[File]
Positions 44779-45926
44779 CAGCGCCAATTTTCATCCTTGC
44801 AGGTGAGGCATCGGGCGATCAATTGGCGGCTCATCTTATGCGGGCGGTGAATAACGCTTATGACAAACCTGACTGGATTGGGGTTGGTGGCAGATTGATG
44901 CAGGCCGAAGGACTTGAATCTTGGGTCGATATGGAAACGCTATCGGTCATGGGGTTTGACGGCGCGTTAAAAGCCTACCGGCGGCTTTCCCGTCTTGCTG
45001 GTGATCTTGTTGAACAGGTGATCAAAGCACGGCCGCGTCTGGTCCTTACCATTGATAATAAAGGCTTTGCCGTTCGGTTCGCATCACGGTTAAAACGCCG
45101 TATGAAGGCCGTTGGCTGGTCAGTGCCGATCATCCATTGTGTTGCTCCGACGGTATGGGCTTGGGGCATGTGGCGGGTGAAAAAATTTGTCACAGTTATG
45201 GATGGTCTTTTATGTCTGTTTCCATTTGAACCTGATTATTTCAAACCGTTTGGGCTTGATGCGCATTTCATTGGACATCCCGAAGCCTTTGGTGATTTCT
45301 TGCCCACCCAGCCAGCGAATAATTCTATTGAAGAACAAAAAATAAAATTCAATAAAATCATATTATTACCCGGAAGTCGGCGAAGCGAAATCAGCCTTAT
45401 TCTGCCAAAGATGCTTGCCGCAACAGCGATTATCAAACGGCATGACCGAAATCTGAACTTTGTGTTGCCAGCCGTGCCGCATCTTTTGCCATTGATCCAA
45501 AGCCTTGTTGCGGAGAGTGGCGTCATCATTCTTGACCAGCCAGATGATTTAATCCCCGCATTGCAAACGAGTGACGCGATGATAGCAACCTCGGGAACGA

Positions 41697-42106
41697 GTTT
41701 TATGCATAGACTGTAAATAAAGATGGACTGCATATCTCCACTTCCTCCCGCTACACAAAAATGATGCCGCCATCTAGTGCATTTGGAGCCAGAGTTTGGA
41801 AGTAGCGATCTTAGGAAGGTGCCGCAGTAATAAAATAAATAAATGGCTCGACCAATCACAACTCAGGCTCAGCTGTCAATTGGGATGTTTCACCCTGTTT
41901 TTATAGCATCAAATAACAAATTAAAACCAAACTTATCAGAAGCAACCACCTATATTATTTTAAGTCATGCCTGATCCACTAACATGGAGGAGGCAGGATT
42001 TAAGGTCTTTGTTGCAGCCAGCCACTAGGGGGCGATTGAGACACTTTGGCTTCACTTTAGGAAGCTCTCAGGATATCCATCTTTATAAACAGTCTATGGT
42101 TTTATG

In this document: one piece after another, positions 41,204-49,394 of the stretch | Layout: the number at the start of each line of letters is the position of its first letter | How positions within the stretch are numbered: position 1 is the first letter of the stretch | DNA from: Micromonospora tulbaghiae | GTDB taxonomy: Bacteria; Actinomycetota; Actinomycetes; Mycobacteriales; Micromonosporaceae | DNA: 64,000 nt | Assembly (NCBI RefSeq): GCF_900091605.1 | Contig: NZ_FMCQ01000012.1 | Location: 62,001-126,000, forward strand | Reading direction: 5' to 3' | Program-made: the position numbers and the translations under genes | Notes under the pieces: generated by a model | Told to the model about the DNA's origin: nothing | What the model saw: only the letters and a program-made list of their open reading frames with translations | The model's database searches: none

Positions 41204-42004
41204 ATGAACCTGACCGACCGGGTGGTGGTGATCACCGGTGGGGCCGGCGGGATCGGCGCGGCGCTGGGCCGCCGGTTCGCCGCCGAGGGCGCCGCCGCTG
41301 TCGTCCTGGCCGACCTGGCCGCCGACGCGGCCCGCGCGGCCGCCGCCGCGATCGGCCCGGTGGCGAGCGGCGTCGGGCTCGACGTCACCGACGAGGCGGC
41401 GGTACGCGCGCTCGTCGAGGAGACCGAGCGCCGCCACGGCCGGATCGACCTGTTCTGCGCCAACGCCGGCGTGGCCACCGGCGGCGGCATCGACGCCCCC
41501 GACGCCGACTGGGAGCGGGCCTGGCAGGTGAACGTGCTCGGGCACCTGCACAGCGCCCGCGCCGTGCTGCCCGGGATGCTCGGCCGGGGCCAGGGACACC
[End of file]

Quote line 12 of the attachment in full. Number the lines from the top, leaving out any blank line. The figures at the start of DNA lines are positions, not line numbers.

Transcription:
41697 GTTT